We will of course be without Kasey Palmer, another disappointing Premier League loan hurriedly shifted onwards.
He joins the like of Byrne, Grimes, Samuelsen and Harper in underwhelming but probably with less excuse having a deal of experience at this level already.
He ought to have absorbed Harrison Reed’s exemplary lesson (and Lewis Travis’s) in forcing the issue of making a place in a side your own.
We still need a few points to be absolutely sure of staying up but with Ipswich, Bolton and possibly Wigan currently looking bereft of ability to close any gap, perhaps I’m being pessimistic.
Bolton’s woes are a shame and not something I’d wish upon them but it makes me smile wryly to remember them put forward by a Venkys Out protestor as an example of how we’d easily find a buyer if our owners decided to sell.
Talk about careful what you wish for.
Happy travels to the New Den, those going, and see you at Ewood for the replay. A bonus night out, I can’t wait!
KATERINA LEE’S CLARETS VIEW
IT proved a busy and somewhat strange Christmas period for the Clarets.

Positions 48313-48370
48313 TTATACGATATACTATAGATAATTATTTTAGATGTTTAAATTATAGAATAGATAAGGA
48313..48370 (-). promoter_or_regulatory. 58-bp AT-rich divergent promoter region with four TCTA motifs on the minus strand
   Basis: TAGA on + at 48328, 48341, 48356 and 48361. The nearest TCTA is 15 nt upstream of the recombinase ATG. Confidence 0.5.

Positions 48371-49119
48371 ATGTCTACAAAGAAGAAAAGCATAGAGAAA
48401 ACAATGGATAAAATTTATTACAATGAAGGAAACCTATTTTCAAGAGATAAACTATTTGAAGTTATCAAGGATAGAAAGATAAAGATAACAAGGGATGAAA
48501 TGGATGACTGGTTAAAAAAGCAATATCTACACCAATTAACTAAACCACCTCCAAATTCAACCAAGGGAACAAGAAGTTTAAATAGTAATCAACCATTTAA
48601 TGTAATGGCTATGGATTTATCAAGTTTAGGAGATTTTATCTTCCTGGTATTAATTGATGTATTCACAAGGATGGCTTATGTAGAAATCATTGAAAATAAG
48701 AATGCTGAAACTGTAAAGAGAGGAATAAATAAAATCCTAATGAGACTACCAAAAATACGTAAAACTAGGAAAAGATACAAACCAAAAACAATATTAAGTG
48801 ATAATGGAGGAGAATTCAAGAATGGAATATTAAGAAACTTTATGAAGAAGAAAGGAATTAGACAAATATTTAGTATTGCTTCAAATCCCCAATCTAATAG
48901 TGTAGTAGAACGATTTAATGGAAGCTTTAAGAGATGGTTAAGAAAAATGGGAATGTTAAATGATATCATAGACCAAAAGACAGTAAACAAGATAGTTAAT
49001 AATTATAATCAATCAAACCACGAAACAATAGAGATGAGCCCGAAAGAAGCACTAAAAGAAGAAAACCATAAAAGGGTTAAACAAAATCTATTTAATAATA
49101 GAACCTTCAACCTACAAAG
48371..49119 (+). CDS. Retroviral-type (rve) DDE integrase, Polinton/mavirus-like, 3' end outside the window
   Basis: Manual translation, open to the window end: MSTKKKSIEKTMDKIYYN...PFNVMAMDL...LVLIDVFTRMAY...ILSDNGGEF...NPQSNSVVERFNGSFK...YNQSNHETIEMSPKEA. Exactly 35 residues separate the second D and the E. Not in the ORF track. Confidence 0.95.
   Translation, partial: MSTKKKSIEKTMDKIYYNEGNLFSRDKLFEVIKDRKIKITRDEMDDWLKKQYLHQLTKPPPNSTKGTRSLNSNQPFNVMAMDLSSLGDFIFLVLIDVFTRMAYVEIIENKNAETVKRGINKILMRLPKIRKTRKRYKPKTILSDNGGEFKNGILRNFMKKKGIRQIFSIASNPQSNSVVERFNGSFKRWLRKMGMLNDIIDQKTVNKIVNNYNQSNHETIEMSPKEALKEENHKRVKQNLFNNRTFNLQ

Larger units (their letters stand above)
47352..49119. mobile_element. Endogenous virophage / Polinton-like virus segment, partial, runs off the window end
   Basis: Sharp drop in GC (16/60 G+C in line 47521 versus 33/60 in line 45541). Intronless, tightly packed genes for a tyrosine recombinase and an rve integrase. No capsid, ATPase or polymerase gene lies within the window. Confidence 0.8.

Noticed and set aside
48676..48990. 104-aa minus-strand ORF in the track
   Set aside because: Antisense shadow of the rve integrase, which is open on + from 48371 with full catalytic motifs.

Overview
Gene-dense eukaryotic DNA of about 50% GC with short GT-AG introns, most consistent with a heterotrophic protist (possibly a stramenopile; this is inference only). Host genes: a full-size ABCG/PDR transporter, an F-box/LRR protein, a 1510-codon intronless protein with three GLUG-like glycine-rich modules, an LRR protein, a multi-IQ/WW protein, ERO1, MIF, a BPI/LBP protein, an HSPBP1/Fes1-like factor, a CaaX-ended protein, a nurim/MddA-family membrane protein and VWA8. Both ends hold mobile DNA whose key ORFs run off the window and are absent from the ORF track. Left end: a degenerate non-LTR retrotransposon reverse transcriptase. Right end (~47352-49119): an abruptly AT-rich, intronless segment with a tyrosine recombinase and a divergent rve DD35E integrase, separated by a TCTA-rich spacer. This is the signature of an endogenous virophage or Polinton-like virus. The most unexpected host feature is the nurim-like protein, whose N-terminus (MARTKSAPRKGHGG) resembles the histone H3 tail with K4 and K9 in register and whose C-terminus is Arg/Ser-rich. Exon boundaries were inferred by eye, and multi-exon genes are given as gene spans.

Off the back of our game against Arsenal, which was a loss but a very positive performance, most of us went into the Boxing Day match against Everton feeling like we could win it, and easily.
Then came the line up on the day – Dyche played five at the back...at home, which was confusing to say the least.
Fast forward an hour and 40 seconds into the match – Everton began their complete and utter onslaught and tearing apart of our squad.
It was one of those days where every single player looked poor, out of their depth and truly like our game had been read at every given moment.
I’ve been a Burnley fan for some 20 years now, remember some truly dark times but this had to be up there as one of the worst.
Weirdly though, everyone seemed in quite good spirits before the West Ham match at home. Maybe it was a case of ‘things can’t get any worse’?
They could get worse, very easily, but again out came the line up and who’s in net – Tom Heaton. That was all the spark anyone needed.
Then the game starts and it was like
Bradley Dack of Blackburn Rovers (hidden) celebrates with his team mates after scoring against Newcastle
Burnley’s Dwight McNeil